Esse projeto é um convite para quebrar o tabu. Um canal de inspiração e de informação para quem vive o luto e para quem deseja ajudar

Masters that are born in pain

There are people who face death as real masters. Instead of being supported they take the lead of the situation and take care of everyone around them leaving great legacy.

Screen Shot 2016-07-27 at 11.42.03 PM

When I met Graziela Gilioli, author of The Little Doctor, what caught my attention was the legacy that her son left in his life. I was prepared to hear the talk of a mother who lost a child to one of the diseases that afflict us nowadays – cancer – but instead I met a beautiful woman, full of life and kindness to speak of her suffering.

She introduces him as The Little Doctor, but for me, reading the book, Alexander was much more than a doctor, he is a master. With tears in her eyes and often overwhelmed with feelings, I checked every passage from the book, learning that I had to go through the illness and death of my father, Fernando Ferraz.

There are people facing death as real masters. Switching roles and, instead of being supported, it is them who support and teach us. Itseems that they keep their fears and suffering in the closet and board on a mission to protect Family from more pain and worry.

Dr. Ana Claudia Quintana Arantes, palliative care specialist, says that death brings a feeling of the most sublime love ever felt, which makes us believe that this is the main motivation that drives this act of protection. But as I was facing many examples that were similar to Graziela’s and mine, I feel that in fact there are masters that arise when confronted with the finitude of life. If not consciously, they unconsciously end up leaving powerful marks on those who follow them.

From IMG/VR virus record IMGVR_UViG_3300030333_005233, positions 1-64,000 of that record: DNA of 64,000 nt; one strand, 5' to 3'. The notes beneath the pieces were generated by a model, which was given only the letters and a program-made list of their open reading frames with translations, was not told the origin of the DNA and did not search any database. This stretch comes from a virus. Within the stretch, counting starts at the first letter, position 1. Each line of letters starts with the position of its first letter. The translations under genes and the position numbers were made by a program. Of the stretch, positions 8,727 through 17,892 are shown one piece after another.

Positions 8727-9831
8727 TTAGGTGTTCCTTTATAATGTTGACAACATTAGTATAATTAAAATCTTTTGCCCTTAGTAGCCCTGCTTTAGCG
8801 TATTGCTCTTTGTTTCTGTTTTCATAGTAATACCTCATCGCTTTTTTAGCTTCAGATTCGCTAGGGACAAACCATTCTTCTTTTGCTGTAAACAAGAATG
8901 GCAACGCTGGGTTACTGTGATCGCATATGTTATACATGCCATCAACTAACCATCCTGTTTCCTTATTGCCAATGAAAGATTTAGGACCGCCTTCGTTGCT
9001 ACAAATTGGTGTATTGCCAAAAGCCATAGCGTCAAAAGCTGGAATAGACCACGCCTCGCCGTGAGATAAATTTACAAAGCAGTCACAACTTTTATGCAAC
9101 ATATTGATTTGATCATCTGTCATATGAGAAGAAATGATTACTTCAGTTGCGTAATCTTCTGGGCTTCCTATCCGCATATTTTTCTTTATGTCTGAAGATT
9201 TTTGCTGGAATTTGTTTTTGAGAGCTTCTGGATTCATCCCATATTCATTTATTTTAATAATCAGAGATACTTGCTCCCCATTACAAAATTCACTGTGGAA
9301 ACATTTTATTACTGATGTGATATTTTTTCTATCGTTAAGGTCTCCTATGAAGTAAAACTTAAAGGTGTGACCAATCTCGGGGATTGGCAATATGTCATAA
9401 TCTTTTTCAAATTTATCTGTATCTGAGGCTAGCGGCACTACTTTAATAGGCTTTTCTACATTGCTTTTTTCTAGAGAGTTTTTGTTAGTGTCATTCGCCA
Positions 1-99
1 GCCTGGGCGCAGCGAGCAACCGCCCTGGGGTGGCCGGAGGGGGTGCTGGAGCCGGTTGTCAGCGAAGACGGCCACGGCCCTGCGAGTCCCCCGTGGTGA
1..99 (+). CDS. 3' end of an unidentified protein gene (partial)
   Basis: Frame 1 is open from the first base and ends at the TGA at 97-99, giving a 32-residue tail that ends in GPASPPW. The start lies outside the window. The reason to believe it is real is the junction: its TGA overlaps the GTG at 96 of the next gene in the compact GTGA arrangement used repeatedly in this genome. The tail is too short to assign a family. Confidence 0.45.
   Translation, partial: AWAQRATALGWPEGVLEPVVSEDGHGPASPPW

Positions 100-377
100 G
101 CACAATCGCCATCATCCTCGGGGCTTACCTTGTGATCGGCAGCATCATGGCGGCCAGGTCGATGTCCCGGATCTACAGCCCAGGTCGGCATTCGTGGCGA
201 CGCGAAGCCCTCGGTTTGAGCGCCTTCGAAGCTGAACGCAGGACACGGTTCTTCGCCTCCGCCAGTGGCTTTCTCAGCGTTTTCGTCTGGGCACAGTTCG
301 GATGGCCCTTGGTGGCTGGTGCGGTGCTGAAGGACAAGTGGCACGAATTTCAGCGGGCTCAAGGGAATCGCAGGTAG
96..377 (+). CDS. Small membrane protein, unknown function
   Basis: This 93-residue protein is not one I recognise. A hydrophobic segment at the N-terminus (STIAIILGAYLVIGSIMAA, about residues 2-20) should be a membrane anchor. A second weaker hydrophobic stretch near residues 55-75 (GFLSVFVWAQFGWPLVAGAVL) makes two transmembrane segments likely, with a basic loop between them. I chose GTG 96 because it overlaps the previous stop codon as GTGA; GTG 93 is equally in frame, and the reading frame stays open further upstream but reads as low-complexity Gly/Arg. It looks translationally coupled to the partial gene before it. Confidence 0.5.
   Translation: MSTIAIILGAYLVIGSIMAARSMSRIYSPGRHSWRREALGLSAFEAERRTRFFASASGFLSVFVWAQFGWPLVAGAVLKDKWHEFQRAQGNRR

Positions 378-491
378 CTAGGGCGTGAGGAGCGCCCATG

When we are introduced to the life lessons by someone on his deathbed, the intensity of learning gains dimensions that are impossible to get restricted to pain and suffering environment. It is as if we were on the mission to transform this nobility of soul on his legacy and perpetuate it in order to help more and more people.

Graziela wrote a book, became a photographer and gives talks about the choice to be happy, even after a great and irreparable loss. The site Let’s talk about grieving? also came up from the desire of honoring our masters. And so several initiatives start (books, movies, NGOs, blogs) that make people change their life projects to fight for a greater cause. Not only related to grieving, but any initiative that shows the importance of taking care of life, human relations and that important lessons learned, should be shared.

I recently read the book Words of Power, Henrique de Freitas Jr., an interview with Monja Coen, and I mention it here in order to inspire them to find and immortalize more teachers who are gone and left good things to be shared.

“When someone you love is gone, it seems that a piece of us goes away with that person, but actually a part of it is also in us, he lives in us. The key is to bring this energy to life in our daily routine. What qualities did that person have that I loved? Will I be able to express these qualities in my life? Thus, the person who is gone is still alive in us.” Monja Coen

We share here the interview with Graziela Gilioli:

(Video Escola Panamericana de Artes, by Elcio Ohnuma).